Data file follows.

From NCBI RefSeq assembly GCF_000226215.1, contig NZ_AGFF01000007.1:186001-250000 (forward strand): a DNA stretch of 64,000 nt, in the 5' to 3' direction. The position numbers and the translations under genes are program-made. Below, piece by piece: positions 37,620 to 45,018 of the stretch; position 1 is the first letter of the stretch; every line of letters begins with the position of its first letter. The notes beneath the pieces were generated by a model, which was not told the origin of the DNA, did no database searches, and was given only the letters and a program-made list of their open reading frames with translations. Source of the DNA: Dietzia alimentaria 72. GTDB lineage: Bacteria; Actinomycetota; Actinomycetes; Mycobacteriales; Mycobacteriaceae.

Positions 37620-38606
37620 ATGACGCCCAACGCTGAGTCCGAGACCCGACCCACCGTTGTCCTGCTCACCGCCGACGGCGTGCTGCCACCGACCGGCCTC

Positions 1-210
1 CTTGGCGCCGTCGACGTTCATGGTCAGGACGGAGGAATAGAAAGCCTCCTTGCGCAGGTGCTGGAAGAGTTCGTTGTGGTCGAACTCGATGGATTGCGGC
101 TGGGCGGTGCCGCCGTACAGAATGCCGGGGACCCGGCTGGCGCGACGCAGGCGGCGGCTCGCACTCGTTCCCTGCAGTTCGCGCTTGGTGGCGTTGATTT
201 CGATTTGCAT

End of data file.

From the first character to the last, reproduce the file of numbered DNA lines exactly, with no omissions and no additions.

From NCBI RefSeq assembly GCF_000226215.1, contig NZ_AGFF01000007.1:186001-250000 (forward strand): a DNA stretch of 64,000 nt, in the 5' to 3' direction. The position numbers and the translations under genes are program-made. Below, piece by piece: positions 37,620 to 45,018 of the stretch; position 1 is the first letter of the stretch; every line of letters begins with the position of its first letter. The notes beneath the pieces were generated by a model, which was not told the origin of the DNA, did no database searches, and was given only the letters and a program-made list of their open reading frames with translations. Source of the DNA: Dietzia alimentaria 72. GTDB lineage: Bacteria; Actinomycetota; Actinomycetes; Mycobacteriales; Mycobacteriaceae.

Positions 37620-38606
37620 ATGACGCCCAACGCTGAGTCCGAGACCCGACCCACCGTTGTCCTGCTCACCGCCGACGGCGTGCTGCCACCGACCGGCCTC

Positions 1-210
1 CTTGGCGCCGTCGACGTTCATGGTCAGGACGGAGGAATAGAAAGCCTCCTTGCGCAGGTGCTGGAAGAGTTCGTTGTGGTCGAACTCGATGGATTGCGGC
101 TGGGCGGTGCCGCCGTACAGAATGCCGGGGACCCGGCTGGCGCGACGCAGGCGGCGGCTCGCACTCGTTCCCTGCAGTTCGCGCTTGGTGGCGTTGATTT
201 CGATTTGCAT